I have decided to deviate from strictly reviewing apps for speech and expand into therapy techniques I have accumulated over the years. In this post, I will be suggesting using absurdities to elicit conversation.

I suppose one can make one’s own pictures. But since I am not the creative, crafty or artistic type, I rely on the pictures and books of others that depict absurd phenomenon. The pictures I use are put out by Academic Communication Associates and are called “Impossible Situations.” The pictures are large black and white drawings wherein the absurdity is unmistakable such as a man with a lightbulb for a nose. The book Whacky Wednesday, by Theo. LeSieg, shows silly phenomena in the day of a child. As soon as he wakes, up the boy sees that something is not right in his room. The absurdities grow in number as he goes through his day. Children as young as three enjoy pointing out what in the scenes is ridiculous and explaining why. For children six or older, the Emilia Bedilia books challenge them to recognize more subtly absurd events in the nonsensical things Emilia Bedilia does when working.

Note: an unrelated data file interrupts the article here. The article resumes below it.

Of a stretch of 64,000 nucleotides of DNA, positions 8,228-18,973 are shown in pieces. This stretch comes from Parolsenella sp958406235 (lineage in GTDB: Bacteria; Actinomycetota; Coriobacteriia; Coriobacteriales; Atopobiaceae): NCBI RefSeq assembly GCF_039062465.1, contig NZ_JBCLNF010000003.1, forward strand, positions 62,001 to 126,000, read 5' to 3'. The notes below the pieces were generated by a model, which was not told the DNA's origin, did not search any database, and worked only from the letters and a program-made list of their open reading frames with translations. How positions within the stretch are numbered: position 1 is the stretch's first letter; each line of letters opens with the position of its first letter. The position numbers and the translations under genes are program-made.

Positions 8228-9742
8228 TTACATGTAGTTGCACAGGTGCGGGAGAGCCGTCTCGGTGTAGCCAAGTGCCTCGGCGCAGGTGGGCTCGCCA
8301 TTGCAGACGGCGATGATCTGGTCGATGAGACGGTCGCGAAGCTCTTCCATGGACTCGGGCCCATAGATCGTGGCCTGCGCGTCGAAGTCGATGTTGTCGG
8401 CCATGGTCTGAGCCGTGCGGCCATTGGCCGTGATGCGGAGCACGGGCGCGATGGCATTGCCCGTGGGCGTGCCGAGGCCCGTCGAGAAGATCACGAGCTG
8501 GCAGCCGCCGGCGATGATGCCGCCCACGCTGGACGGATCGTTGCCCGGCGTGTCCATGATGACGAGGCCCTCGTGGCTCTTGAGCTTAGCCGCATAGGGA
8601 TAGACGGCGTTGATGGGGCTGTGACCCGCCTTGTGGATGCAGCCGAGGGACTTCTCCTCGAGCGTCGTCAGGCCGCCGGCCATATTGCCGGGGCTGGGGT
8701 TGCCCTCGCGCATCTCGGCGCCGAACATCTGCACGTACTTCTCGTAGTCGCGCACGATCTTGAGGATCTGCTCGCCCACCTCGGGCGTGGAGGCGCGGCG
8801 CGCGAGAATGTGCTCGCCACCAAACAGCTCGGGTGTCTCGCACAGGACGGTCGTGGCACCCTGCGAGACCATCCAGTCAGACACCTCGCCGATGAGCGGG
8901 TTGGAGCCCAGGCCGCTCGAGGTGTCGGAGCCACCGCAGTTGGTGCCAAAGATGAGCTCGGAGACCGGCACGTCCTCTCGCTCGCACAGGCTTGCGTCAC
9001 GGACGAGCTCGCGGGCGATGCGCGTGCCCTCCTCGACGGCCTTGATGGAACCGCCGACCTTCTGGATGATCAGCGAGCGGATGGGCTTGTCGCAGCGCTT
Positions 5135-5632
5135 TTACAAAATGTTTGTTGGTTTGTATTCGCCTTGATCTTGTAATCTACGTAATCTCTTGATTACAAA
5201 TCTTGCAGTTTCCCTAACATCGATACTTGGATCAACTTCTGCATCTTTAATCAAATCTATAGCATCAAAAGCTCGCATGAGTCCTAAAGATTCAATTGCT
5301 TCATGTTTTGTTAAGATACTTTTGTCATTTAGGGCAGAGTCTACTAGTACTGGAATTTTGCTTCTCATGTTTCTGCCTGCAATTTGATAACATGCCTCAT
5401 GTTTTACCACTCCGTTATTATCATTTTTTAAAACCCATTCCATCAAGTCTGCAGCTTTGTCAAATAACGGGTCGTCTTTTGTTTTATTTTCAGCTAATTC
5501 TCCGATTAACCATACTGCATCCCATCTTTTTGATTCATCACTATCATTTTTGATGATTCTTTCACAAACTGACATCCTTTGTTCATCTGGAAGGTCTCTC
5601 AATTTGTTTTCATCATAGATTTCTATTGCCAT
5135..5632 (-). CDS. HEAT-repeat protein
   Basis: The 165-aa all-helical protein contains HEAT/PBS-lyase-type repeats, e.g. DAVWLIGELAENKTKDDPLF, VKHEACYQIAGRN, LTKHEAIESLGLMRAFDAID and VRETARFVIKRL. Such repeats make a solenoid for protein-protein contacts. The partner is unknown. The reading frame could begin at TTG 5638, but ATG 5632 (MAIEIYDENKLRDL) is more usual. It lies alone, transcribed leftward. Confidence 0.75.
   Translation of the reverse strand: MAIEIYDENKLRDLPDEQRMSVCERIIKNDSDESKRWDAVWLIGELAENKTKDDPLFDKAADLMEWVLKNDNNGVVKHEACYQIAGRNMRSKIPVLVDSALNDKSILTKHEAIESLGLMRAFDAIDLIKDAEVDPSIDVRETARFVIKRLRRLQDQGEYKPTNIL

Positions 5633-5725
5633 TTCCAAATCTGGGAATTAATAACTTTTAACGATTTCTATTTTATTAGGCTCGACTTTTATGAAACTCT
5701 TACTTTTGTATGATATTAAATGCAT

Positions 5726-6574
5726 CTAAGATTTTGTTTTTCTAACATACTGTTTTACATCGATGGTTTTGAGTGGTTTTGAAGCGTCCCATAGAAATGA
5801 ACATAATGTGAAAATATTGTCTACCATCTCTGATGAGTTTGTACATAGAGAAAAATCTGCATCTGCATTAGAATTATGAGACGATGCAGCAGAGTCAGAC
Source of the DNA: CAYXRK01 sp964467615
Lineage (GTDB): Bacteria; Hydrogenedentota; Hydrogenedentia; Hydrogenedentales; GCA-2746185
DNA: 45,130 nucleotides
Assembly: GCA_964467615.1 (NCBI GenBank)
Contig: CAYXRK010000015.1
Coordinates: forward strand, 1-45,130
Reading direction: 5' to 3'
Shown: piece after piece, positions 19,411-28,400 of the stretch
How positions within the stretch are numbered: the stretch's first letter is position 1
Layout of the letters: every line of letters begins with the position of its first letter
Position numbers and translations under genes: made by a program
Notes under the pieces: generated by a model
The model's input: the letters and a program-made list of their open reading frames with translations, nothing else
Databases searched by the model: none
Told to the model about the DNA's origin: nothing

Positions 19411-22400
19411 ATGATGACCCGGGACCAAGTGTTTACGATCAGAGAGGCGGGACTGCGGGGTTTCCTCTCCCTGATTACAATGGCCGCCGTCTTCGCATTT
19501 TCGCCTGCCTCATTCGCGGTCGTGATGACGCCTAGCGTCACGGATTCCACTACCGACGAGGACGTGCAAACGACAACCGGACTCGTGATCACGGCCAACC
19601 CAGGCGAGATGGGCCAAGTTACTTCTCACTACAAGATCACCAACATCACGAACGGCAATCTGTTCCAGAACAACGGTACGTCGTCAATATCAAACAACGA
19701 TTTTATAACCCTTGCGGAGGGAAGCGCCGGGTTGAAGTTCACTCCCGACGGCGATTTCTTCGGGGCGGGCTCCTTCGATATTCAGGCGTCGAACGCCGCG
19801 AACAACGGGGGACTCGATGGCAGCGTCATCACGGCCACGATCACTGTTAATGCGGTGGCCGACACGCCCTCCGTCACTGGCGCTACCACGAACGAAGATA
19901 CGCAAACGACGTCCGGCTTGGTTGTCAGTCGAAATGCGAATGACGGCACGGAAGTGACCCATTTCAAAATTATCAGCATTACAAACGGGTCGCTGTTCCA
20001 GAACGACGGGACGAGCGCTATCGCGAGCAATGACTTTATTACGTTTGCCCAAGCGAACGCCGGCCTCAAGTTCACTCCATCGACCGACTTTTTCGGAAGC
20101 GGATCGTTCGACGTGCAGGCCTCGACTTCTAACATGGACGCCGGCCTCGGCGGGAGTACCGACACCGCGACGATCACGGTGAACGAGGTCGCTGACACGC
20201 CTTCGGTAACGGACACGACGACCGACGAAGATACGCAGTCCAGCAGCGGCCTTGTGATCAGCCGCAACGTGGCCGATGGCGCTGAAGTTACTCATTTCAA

Absurdities also empower intellectual skills. In order to recognize an absurdity, the child needs to have created a mental image of what is correct or acceptable in his/her world. The child then needs to express this knowledge into language that conveys the information. Some children, such as those on the spectrum, may be challenged by the task. With these children, I make the task easier by pointing out the absurdity. Together we discuss what is silly about the picture. 

I like to use absurdities when the child is in the conversational stage of learning a new sound or grammatical component.